Granite Rock Face Panels

Indoors or outdoors, do up your walls with rock-face granite. Now this is in one color. And it looks right. You may mix a few granite colors of your choice. Couple of examples below.

I tell you rock-face looks and feels much better than glossy glass-face granite. It is decorative without feeling decorative!

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Rock Face as Name Plate

Preparing this substantial and considerably thick block of granite for a name plate. It’s solid and heavy. This will be installed at the entrance of a project. The name may be written in brass and fixed on to this. Can you visualize? Can you guess the size of this block? Looks good?

Grooved Cobble Stones

These cobbles have 10mm groove at the edges. These are different from the usual cobble stones we see. And will accord a different look to the landscape.

Over time, natural stone changes and finds its own look, as it interacts with the elements. Would be interesting to observe these.

Granite Waterfall

It’s a granite waterfall created using Black Granite, at a bungalow project. Actually you can create such waterfalls in a variety of ways, using a variety of granite. Red, White, Brown… Can be multi-hued too.

You can’t see the water yet. It will start falling soon. 🙂 Actually we’ll update with a picture of water falling. Soon!

Square Red Stone and Some Grass Between

Don’t mind the mobile phone camera. If folks understood how lenses work, we would be careful about the limitations of tiny cameras.

That’s Red Natural Stone for you. At a farm house. You can try putting any kind of vitrified tiles, and try growing grass in between, the way you see in the pictures, and you won’t feel a thing. And you won’t get a picture like this.

There’s another point here. You see squares have a special magic in matters of flooring. I feel they look better than rectangles.

But then one who understands that beautiful lack of symmetry looks more beautiful than beautiful symmetry, would not prefer squares. That’s for another post. This red looks ravishing at night with some dim lights around.

Cobblestones (work in progress)

They are stones, they don’t come packed. But when they are laid, there’s no comparison. Have a look below, clicked at a recent project for a bungalow.

You are not going to get vitrified tiles for such beauty. You may think it’s just a matter of outdoors vs indoors, but it isn’t quite. It’s a matter of patience and sensibilities. It’s a matter of what your sole (you may even say, soul) wants to feel.

Mint White Stone

Welcome to this view of Mint White Stone. There’s no substitute to this. Can’t be created in vitrified tile factories.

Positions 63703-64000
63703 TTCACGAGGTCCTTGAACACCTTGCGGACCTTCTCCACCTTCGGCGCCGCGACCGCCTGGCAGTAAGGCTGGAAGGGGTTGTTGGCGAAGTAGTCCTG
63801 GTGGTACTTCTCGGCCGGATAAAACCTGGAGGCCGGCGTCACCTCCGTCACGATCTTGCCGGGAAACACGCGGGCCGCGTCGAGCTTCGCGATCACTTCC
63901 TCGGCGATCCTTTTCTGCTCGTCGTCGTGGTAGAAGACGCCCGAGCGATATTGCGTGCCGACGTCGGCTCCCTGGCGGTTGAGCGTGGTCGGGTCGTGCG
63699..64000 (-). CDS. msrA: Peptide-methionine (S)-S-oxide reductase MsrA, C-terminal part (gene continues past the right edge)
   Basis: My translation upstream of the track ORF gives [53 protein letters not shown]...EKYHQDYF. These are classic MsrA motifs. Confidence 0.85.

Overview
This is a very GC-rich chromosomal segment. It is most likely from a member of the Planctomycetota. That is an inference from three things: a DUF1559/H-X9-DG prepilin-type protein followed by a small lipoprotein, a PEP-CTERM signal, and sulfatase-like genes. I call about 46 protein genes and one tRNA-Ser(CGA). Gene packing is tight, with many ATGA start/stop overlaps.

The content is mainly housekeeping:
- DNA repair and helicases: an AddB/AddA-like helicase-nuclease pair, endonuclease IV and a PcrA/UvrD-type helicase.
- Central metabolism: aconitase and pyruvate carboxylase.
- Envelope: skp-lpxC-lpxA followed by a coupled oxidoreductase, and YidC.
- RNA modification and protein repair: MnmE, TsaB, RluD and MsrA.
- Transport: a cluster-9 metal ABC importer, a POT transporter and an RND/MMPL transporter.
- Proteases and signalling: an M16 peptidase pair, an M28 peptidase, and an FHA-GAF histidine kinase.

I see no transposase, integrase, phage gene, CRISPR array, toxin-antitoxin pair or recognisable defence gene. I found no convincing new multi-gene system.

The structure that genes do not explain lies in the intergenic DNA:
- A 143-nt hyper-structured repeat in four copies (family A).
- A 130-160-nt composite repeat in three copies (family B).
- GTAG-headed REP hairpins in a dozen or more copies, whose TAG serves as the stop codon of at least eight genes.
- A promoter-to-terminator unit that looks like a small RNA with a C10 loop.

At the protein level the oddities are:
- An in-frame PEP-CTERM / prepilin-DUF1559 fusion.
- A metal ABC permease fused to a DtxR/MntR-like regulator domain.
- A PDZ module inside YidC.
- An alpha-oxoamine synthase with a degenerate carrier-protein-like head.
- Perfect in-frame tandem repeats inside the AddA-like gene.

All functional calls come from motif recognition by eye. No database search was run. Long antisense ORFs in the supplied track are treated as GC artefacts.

These are 50mm thick, no less. Where will you use these? Think. Wherever you do, it may give you great company every time.

Do these builders of Ahmedabad know?

We are the children of our landscape; it dictates behaviour and even thought in the measure to which we are responsive to it.

Lawrence Durrell in “JUSTINE”

What response do those vitrified tiles generate?

What response does that interior design generate?

Do they even generate anything? Anything worthwhile?

Will the funny vitrified tiles age like this?

Just look at this bungalow! I often pass by this house on my walks, mostly in the evenings.

How beautifully charmingly it ages! An interestingly done facade with natural stone. Can any of the artificially contrived surface materials, that folks and interior designs use so often, match this beauty?

One of the things about this is also that this stone is glossy like glass. Glass means maintenance, at some point, will be a pain.

Bungalow facade with natural stone

Big slabs

It’s been a trend. Bigger and bigger slabs of marble and granite for flooring. As if bigger is better. Or, bigger is better looking.

Actually watching the slabs in a huge stockyard is quite different from watching the slabs as floor amidst the enclosing walls.

In a huge stockyard, a big slab may still not look as big. In a room, a big slab may seem to exhaust the floor.

Big rectangular slabs look downright ugly. Irregular ones may still look much better. But you gotta see the small irregular slabs, in fact more in the form of flagstone, as part of floor. Unfortunately, even with so many images proliferating on the web, in the catalogues and magazines and elsewhere, it’s hard to compare different kinds of floors side by side.

Big slabs look ugly. Sure, we are not rich builders or famous architects. We are mere stone suppliers, or as they use that term in the SAP software, we are mere vendors. What do the vendors know!